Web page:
Advanced

The Dynamics of Income-Related Health Inequalities in Australia versus Great Britain

Calara , Paul Samuel; Gerdtham, Ulf LU and Petrie, Dennis (2016) In Working Papers 2016(20).
Abstract
This study compares the evolution of income-related health inequality (IRHI) in Australia (2001–2006) and in Great Britain (1999–2004) by exploring patterns of morbidity- and mortality-related health changes across income groups. Using Australian longitudinal data, the change in health inequality is decomposed into those changes related to health changes (income-related health mobility) and income changes (health-related income mobility), and compared with recent results from Great Britain. Absolute IRHI increased for both sexes, indicating greater absolute health inequality in Australia over this period, similar to that seen in Great Britain. The income-related health mobility indicates that this was due to health losses over this period... (More)
This study compares the evolution of income-related health inequality (IRHI) in Australia (2001–2006) and in Great Britain (1999–2004) by exploring patterns of morbidity- and mortality-related health changes across income groups. Using Australian longitudinal data, the change in health inequality is decomposed into those changes related to health changes (income-related health mobility) and income changes (health-related income mobility), and compared with recent results from Great Britain. Absolute IRHI increased for both sexes, indicating greater absolute health inequality in Australia over this period, similar to that seen in Great Britain. The income-related health mobility indicates that this was due to health losses over this period being concentrated in those initially poor who were significantly more likely to die. The health-related income mobility further indicates that those who moved up the income distribution during the period were more likely to be those who were healthy. Australian estimates of mobility measures are similar, if not greater, in magnitude than for Great Britain. While reducing health inequality remains high on the political agenda in Great Britain, it has received less attention in Australia even though the evidence provided here suggests it should receive more attention. (Less)
Please use this url to cite or link to this publication:
author
organization
publishing date
type
Working Paper
publication status
published
subject
keywords
HILDA, BHPS, income-related health inequality, longitudinal analysis, vertical equity, D39, D63, I18
in
Working Papers
volume
2016
issue
20
pages
25 pages
publisher
Department of Economics, Lund Universtiy
language
English
LU publication?
yes
id
ca1f7e1e-3385-4123-9b5f-646fe500a076
alternative location
http://swopec.hhs.se/lunewp/abs/lunewp2016_020.htm
date added to LUP
2016-09-19 11:08:33
date last changed
2016-12-27 11:30:18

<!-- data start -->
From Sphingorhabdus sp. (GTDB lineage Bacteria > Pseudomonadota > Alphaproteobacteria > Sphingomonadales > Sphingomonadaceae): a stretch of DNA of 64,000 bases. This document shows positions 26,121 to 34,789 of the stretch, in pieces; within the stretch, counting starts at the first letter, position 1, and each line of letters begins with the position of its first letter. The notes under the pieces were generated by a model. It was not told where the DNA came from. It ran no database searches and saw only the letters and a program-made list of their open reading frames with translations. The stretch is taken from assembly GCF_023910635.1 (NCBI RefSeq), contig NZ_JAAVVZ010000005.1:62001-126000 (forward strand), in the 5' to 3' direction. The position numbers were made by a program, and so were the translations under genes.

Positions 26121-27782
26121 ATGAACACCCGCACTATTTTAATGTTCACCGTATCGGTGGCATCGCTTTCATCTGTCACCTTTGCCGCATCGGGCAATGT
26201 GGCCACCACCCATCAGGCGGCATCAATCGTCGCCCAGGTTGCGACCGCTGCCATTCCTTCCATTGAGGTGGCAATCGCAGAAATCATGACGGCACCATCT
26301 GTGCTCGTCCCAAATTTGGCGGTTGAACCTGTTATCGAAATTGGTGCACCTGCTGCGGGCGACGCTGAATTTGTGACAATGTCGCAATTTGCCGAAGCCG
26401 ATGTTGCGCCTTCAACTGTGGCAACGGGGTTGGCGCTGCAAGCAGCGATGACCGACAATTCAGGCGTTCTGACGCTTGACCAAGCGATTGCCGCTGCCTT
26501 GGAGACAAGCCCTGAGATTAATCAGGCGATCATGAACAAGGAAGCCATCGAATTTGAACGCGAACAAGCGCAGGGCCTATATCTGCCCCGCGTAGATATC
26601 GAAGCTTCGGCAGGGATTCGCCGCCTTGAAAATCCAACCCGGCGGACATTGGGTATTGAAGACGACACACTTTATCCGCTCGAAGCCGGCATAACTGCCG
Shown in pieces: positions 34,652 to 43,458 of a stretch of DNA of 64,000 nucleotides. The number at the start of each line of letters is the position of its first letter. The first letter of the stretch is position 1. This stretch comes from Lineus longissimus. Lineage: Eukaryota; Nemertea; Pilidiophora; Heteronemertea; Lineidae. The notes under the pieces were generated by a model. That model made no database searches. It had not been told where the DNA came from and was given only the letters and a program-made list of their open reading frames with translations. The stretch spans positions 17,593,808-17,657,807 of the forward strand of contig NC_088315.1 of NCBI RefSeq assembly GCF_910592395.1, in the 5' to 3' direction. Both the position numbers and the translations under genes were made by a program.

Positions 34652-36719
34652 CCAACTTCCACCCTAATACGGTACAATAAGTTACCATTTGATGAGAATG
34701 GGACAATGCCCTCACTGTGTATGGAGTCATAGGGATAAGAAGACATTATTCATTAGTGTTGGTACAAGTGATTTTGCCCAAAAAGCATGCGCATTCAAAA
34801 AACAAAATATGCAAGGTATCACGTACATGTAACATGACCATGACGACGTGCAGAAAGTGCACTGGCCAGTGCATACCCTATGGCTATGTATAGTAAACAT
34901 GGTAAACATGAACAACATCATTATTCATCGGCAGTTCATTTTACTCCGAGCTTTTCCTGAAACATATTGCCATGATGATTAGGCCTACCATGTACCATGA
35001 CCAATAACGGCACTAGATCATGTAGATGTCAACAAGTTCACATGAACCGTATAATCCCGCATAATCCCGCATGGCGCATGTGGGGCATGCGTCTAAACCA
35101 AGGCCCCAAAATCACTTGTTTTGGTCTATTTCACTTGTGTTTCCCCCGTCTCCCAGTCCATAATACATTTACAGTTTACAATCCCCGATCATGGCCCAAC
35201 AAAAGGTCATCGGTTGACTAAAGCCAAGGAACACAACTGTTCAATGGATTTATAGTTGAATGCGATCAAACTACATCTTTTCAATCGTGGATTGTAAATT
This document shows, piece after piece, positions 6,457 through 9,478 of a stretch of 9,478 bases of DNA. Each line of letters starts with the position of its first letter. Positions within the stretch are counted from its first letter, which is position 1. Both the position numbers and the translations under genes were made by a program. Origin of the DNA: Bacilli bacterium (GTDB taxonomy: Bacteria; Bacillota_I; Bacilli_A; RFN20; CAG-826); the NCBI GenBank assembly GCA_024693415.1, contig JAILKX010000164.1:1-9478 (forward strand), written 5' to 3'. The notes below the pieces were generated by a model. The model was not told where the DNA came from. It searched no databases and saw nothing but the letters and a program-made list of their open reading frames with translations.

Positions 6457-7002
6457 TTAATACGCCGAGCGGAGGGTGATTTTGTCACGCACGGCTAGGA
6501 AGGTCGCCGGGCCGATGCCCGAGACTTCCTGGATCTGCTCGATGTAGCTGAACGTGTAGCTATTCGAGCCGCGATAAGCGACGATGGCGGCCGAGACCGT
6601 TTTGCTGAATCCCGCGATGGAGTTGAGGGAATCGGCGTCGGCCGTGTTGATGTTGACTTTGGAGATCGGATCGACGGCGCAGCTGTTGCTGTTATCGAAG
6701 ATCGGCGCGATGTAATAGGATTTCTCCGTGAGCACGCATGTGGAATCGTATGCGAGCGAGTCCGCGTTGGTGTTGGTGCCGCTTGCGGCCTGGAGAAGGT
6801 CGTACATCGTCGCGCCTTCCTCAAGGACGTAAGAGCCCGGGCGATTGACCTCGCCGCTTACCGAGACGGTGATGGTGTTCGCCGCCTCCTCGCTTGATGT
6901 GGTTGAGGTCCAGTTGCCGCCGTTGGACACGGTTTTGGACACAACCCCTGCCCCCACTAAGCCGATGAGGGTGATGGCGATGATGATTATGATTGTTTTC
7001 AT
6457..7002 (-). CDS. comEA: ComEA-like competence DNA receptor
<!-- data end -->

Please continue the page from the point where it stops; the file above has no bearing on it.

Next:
@misc{ca1f7e1e-3385-4123-9b5f-646fe500a076,
  abstract     = {This study compares the evolution of income-related health inequality (IRHI) in Australia (2001–2006) and in Great Britain (1999–2004) by exploring patterns of morbidity- and mortality-related health changes across income groups. Using Australian longitudinal data, the change in health inequality is decomposed into those changes related to health changes (income-related health mobility) and income changes (health-related income mobility), and compared with recent results from Great Britain. Absolute IRHI increased for both sexes, indicating greater absolute health inequality in Australia over this period, similar to that seen in Great Britain. The income-related health mobility indicates that this was due to health losses over this period being concentrated in those initially poor who were significantly more likely to die. The health-related income mobility further indicates that those who moved up the income distribution during the period were more likely to be those who were healthy. Australian estimates of mobility measures are similar, if not greater, in magnitude than for Great Britain. While reducing health inequality remains high on the political agenda in Great Britain, it has received less attention in Australia even though the evidence provided here suggests it should receive more attention.},
  author       = { Calara , Paul Samuel and Gerdtham, Ulf and Petrie, Dennis},
  keyword      = {HILDA,BHPS,income-related health inequality,longitudinal analysis,vertical equity,D39,D63,I18},
  language     = {eng},
  month        = {09},
  note         = {Working Paper},
  number       = {20},
  pages        = {25},
  publisher    = {Department of Economics, Lund Universtiy},
  series       = {Working Papers},
  title        = {The Dynamics of Income-Related Health Inequalities in Australia versus Great Britain},
  volume       = {2016},
  year         = {2016},
}